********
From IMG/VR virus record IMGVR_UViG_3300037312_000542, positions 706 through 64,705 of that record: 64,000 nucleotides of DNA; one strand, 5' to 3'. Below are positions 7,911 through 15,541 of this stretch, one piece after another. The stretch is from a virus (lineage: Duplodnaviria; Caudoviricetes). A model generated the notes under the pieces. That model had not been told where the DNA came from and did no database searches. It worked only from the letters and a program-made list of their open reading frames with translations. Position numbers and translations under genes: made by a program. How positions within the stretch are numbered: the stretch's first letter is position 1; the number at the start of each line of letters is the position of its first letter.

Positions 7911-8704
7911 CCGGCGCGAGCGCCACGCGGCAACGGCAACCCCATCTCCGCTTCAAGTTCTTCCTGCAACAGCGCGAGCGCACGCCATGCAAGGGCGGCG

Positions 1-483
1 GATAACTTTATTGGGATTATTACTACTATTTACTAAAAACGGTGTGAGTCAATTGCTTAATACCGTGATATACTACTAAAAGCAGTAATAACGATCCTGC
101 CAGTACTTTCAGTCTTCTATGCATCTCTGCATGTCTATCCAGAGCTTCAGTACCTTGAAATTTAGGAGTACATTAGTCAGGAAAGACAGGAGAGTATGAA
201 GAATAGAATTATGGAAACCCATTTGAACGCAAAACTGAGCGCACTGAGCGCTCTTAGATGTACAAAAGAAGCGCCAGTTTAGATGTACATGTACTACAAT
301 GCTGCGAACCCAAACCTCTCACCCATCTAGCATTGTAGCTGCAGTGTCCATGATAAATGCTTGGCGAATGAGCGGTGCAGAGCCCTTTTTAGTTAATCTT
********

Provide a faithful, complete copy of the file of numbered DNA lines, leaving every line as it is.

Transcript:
From IMG/VR virus record IMGVR_UViG_3300037312_000542, positions 706 through 64,705 of that record: 64,000 nucleotides of DNA; one strand, 5' to 3'. Below are positions 7,911 through 15,541 of this stretch, one piece after another. The stretch is from a virus (lineage: Duplodnaviria; Caudoviricetes). A model generated the notes under the pieces. That model had not been told where the DNA came from and did no database searches. It worked only from the letters and a program-made list of their open reading frames with translations. Position numbers and translations under genes: made by a program. How positions within the stretch are numbered: the stretch's first letter is position 1; the number at the start of each line of letters is the position of its first letter.

Positions 7911-8704
7911 CCGGCGCGAGCGCCACGCGGCAACGGCAACCCCATCTCCGCTTCAAGTTCTTCCTGCAACAGCGCGAGCGCACGCCATGCAAGGGCGGCG

Positions 1-483
1 GATAACTTTATTGGGATTATTACTACTATTTACTAAAAACGGTGTGAGTCAATTGCTTAATACCGTGATATACTACTAAAAGCAGTAATAACGATCCTGC
101 CAGTACTTTCAGTCTTCTATGCATCTCTGCATGTCTATCCAGAGCTTCAGTACCTTGAAATTTAGGAGTACATTAGTCAGGAAAGACAGGAGAGTATGAA
201 GAATAGAATTATGGAAACCCATTTGAACGCAAAACTGAGCGCACTGAGCGCTCTTAGATGTACAAAAGAAGCGCCAGTTTAGATGTACATGTACTACAAT
301 GCTGCGAACCCAAACCTCTCACCCATCTAGCATTGTAGCTGCAGTGTCCATGATAAATGCTTGGCGAATGAGCGGTGCAGAGCCCTTTTTAGTTAATCTT